Calcium-dependent flagellar motility activation in Chlamydomonas reinhardtii in response to mechanical agitation
Article first published online: 18 JUN 2009
Copyright © 2009 Wiley-Liss, Inc.
Cell Motility and the Cytoskeleton
Volume 66, Issue 9, pages 736–742, September 2009
How to Cite
Wakabayashi, K.-i., Ide, T. and Kamiya, R. (2009), Calcium-dependent flagellar motility activation in Chlamydomonas reinhardtii in response to mechanical agitation. Cell Motil. Cytoskeleton, 66: 736–742. doi: 10.1002/cm.20402
- Issue published online: 5 AUG 2009
- Article first published online: 18 JUN 2009
- Manuscript Accepted: 27 MAY 2009
- Manuscript Received: 30 MAR 2009
- Grant-in-Aid for Young Scientists (Start-up and B)
- Japan Society for Promotion of Sciences
- Asahi Glass Foundation
- Grant-in-Aid for Scientific Research on Priority Areas from the Ministry of Education, Culture, Sports, Science and Technology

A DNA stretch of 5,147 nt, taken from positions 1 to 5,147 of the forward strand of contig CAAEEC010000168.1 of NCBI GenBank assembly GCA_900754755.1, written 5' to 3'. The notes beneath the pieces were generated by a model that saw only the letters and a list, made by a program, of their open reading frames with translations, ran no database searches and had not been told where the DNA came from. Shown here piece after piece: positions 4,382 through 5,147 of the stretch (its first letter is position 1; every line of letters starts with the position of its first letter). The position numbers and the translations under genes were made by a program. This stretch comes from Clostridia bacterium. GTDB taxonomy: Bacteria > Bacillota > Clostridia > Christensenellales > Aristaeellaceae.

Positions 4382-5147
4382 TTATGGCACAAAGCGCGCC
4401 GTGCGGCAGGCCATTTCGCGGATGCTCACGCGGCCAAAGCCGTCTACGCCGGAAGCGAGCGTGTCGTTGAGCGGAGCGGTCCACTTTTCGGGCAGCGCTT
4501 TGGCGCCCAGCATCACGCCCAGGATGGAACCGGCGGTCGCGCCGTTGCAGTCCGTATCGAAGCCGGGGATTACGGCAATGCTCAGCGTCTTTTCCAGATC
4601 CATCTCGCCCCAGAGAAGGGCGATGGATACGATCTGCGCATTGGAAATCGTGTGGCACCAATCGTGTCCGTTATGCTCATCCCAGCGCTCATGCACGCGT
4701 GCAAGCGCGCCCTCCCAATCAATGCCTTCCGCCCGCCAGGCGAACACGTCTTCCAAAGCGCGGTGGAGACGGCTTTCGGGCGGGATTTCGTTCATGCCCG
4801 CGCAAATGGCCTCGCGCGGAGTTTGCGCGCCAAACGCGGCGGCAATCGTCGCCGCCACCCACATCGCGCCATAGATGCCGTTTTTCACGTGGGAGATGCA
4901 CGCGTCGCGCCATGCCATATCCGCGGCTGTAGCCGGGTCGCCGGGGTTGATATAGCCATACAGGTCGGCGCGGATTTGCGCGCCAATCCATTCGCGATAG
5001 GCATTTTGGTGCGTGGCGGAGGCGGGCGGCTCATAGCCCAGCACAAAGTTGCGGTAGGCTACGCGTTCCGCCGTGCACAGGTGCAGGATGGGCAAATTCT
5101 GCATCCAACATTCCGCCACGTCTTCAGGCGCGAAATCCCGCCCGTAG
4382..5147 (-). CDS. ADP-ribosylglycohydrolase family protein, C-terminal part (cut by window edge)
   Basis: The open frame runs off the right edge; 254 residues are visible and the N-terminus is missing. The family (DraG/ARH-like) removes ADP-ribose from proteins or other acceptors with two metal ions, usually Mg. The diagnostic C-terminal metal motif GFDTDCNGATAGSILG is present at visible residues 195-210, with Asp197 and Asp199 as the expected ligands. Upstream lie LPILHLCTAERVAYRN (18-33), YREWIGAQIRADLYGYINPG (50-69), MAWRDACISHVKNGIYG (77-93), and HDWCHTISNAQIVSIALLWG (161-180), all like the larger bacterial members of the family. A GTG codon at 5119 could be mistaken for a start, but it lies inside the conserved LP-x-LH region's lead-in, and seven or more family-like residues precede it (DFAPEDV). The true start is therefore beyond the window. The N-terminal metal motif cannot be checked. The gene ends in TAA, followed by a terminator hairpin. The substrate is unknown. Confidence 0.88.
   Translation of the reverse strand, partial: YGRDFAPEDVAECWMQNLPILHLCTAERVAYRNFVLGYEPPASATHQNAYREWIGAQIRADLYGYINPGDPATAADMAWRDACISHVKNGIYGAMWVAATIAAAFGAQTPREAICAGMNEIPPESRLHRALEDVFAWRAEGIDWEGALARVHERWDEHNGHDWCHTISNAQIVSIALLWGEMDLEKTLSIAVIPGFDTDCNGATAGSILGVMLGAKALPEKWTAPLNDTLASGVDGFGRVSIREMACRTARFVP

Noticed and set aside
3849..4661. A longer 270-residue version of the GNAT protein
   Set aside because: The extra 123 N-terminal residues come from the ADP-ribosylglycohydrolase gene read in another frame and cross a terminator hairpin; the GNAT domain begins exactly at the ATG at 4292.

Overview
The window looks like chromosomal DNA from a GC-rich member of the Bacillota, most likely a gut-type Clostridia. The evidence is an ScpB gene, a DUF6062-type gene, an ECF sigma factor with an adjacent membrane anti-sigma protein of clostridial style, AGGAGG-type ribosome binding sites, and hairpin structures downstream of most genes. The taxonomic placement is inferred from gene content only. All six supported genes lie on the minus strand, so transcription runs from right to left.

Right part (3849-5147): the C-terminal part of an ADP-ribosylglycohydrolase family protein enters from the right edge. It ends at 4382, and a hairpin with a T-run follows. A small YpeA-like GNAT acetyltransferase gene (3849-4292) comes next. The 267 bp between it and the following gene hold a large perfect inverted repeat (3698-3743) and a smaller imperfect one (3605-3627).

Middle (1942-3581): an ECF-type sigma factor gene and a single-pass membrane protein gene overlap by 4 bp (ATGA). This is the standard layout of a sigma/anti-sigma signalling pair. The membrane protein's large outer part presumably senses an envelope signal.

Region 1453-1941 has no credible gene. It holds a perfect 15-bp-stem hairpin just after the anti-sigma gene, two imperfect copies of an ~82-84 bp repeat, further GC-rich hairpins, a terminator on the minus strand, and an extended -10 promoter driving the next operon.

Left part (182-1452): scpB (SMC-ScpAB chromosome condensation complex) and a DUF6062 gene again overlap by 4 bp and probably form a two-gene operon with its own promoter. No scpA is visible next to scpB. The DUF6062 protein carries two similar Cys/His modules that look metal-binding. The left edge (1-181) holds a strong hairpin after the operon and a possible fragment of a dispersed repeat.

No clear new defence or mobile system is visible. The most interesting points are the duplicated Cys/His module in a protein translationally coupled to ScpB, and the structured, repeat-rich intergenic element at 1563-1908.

Flagellar beating in Chlamydomonas was found to be activated by mechanical stimulation. Immediately after a wild-type cell suspension was vortexed, the average swimming velocity of cells increased from 130 μm/second to 150 μm/second, due to an elevation of flagellar beat frequency from ∼60 Hz to ∼70 Hz without detectable change in the flagellar waveforms. This response required outer arm dynein. Treatment with EGTA, Ca2+-channel blockers, or mechanosensitive-channel blockers inhibited it. In demembranated and reactivated cell models, a modest increase in Ca2+ concentration elevated the axonemal beat frequency. These data indicate that the mechanical agitation increases beat frequency because it causes Ca2+ influx into flagella, which then activates outer arm dynein. Cell Motil. Cytoskeleton 2009. © 2009 Wiley-Liss, Inc.